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  • Understanding White Privilege: Creating Pathways to Authentic Relationships across Race
  • Candice M. Jenkins
Frances E. Kendall. Understanding White Privilege: Creating Pathways to Authentic Relationships Across Race. New York: Routledge, 2006. 177 pp. $112.00 cloth/$26.95 paper.

Scholarship in the field that has come to be known as "whiteness studies" has focused primarily on whiteness as historical, cultural, or even discursive object, documenting the development of white identity, its social meaning, and its ongoing consequences for both white people and people of color. Counter to this documentary trend, Frances Kendall's Understanding White Privilege presents an assumed white reader with a work-book of sorts, a guide to accepting his or her own racial privilege and using that awareness to effect real change. Kendall is an activist, not an academic, so perhaps it should not be surprising that her book takes this more pragmatic approach, but Understanding White Privilege stands out in the field for precisely this reason. Despite the text's explicit address to a white reader, there is much here that will benefit people of color as well, particularly those teaching in predominantly white academic environments.

Indeed, Kendall's slim volume is the second to be included in Lee Anne Bell's Teaching/Learning Social Justice Series at Routledge, and it is, first and foremost, a pedagogical tool. As Kendall writes in the book's preface, "[This book] is written for individuals in organizations—colleges, universities, and corporations particularly—who grapple with race every day, as well as for those who believe they don't need to" (xi). The first chapter, "Beginning with Ourselves: The Importance of Doing Our Personal Work," uses Kendall's own experience of coming to terms with her whiteness to begin the book's discussion of white people's personal responsibility for acknowledging and working against the many privileges they accrue merely for being white. Kendall goes on, in chapter two, to detail the reasons why white people should undertake this work. Aptly titled "What's In It for Us?" this section is surprisingly forthright in suggesting that the nebulous goal of increasing institutional "diversity" is not enough of a motivation for white people to examine their privilege. Instead, Kendall argues that the "psychological, emotional, and spiritual" costs to white people themselves, although difficult to voice credibly, are what make such examination truly necessary.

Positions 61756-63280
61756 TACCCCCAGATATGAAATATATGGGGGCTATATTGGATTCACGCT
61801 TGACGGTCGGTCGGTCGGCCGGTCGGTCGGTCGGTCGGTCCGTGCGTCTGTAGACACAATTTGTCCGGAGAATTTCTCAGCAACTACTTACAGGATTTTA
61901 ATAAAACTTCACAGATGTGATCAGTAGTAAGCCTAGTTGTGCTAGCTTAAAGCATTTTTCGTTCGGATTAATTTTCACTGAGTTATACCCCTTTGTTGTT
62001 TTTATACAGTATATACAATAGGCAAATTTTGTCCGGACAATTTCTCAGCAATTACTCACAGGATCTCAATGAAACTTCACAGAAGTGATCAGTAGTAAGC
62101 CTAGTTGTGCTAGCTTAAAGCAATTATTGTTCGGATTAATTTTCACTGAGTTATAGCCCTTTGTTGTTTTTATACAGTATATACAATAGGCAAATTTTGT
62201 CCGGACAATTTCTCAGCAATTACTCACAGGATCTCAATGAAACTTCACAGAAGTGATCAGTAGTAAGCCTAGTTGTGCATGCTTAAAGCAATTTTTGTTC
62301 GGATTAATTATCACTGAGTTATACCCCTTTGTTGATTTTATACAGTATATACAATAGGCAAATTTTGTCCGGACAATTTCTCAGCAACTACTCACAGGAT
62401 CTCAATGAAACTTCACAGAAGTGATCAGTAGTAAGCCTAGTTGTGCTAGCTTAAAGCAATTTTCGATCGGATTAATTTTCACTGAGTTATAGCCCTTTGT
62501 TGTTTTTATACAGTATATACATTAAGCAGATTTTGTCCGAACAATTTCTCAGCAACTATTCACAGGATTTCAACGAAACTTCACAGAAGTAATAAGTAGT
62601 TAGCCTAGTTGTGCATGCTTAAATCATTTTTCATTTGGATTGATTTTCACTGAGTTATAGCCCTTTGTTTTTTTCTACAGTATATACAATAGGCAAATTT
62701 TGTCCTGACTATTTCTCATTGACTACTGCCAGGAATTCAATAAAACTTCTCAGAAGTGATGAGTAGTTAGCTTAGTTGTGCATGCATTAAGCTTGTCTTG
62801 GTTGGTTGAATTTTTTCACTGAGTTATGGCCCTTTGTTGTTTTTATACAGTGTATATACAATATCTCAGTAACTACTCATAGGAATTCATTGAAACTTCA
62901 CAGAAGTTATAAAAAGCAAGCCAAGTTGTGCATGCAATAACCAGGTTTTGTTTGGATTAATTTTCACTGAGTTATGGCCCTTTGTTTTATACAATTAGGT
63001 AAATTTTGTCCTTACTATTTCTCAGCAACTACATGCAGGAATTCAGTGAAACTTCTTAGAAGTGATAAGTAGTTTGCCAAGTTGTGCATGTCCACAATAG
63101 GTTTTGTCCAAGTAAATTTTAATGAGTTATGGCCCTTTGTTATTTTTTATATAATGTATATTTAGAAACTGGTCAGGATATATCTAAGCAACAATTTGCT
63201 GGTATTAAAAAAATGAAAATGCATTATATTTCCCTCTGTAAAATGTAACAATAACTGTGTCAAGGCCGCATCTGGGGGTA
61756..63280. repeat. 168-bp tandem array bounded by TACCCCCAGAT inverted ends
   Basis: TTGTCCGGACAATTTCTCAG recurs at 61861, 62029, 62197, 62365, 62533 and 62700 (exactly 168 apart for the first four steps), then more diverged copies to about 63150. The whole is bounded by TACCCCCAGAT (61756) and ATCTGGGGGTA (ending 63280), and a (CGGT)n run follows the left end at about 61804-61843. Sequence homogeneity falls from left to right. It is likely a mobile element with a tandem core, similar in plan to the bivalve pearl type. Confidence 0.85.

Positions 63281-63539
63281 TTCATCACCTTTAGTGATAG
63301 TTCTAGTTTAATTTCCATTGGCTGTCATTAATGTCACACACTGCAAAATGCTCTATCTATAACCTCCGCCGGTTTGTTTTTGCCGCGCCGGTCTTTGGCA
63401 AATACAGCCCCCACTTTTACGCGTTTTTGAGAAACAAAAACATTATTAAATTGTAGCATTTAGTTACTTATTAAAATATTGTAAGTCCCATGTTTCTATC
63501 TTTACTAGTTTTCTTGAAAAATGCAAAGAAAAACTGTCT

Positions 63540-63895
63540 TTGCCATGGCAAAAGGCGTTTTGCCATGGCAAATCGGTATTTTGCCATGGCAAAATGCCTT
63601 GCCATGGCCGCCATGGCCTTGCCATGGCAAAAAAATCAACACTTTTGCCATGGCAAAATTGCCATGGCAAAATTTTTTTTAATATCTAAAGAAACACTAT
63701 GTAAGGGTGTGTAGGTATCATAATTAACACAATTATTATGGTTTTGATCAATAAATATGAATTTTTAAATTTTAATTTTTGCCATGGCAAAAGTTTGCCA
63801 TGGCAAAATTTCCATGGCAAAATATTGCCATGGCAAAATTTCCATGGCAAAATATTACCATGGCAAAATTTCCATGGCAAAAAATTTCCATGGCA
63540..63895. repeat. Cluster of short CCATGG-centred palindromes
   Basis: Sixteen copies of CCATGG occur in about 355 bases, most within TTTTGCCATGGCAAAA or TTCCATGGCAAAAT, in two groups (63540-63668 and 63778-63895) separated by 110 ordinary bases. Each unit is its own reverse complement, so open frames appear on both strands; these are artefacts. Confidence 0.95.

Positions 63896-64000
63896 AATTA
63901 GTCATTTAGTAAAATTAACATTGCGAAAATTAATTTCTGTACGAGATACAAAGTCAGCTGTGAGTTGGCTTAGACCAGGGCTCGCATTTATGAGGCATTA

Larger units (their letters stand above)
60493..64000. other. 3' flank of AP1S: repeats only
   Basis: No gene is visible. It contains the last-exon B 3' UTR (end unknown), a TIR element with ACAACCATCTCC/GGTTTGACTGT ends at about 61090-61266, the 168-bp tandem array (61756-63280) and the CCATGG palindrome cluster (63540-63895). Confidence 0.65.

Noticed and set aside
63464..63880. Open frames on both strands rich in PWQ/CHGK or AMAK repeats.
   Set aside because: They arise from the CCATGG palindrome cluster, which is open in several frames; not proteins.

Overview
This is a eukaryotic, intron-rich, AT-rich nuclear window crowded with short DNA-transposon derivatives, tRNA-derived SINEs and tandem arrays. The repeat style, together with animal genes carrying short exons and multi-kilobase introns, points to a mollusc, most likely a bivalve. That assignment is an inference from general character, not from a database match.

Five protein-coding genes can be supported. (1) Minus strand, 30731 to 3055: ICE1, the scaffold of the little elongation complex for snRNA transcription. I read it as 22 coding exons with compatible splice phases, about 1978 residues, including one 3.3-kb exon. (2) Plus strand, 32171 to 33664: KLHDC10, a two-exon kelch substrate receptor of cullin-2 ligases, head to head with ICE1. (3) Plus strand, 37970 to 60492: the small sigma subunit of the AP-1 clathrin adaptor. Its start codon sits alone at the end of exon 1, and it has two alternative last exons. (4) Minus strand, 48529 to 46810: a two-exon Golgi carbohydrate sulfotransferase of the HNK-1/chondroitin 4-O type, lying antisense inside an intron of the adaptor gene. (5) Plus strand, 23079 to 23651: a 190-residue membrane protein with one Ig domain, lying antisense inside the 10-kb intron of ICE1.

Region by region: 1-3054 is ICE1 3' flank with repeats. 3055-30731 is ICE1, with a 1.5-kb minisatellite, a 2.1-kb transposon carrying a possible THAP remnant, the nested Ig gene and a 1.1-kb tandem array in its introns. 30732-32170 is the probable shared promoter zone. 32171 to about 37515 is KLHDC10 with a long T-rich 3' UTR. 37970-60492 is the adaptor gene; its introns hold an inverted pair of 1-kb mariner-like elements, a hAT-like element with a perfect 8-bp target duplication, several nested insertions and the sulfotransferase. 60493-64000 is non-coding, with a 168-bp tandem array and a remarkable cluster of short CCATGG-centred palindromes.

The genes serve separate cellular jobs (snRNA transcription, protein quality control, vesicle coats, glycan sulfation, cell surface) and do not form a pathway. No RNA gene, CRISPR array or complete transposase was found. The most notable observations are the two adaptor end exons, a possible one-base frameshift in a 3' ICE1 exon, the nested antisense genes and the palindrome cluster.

Two subsequent chapters, perhaps the most teachable in the volume, explore what it means to be white and explain the concept of "white privilege" in significant detail; Kendall also devotes the entire fifth chapter to a discussion of "Barriers to Clarity," the internal and external roadblocks that prevent most white people from seeing their own whiteness and the privileges it garners for them. Here, as elsewhere, Kendall relies heavily on anecdote to make her points, with varied success. Two of the stories about Hurricane Katrina that she shares as examples of disparate white and black perspectives on the same events—the Associated Press captioning similar photos of stranded New Orleans residents in different ways according to race, whites "finding" food and supplies versus blacks "looting" them, and Barbara Bush's offensive comment that because Katrina survivors were "underprivileged anyway," [End Page 215] temporary shelter accommodations in the Houston Astrodome were "working very well for them"—were stories that had circulated via e-mail for months after the tragedy. Thus, readers who are already familiar with both incidents, a group that surely includes not only many blacks, but also some of the whites that this book hopes explicitly to reach, may find Kendall's use of them here repetitive. Ironically, Kendall is on surer ground when she draws upon her own experience, as in her insightful analysis of a family member's offhand comment about Katrina: "Weren't the white people smart to buy their houses on higher ground?" Kendall successfully unpacks her relative's assumptions about racial parity in real-estate opportunities, in the process highlighting how often such subtle reinforcement of white privilege goes unexamined. Similar examples of Kendall's striking ability to see and critique her own privilege and that of the people close to her abound in the first one hundred pages of this...


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pp. 215-216
Launched on MUSE
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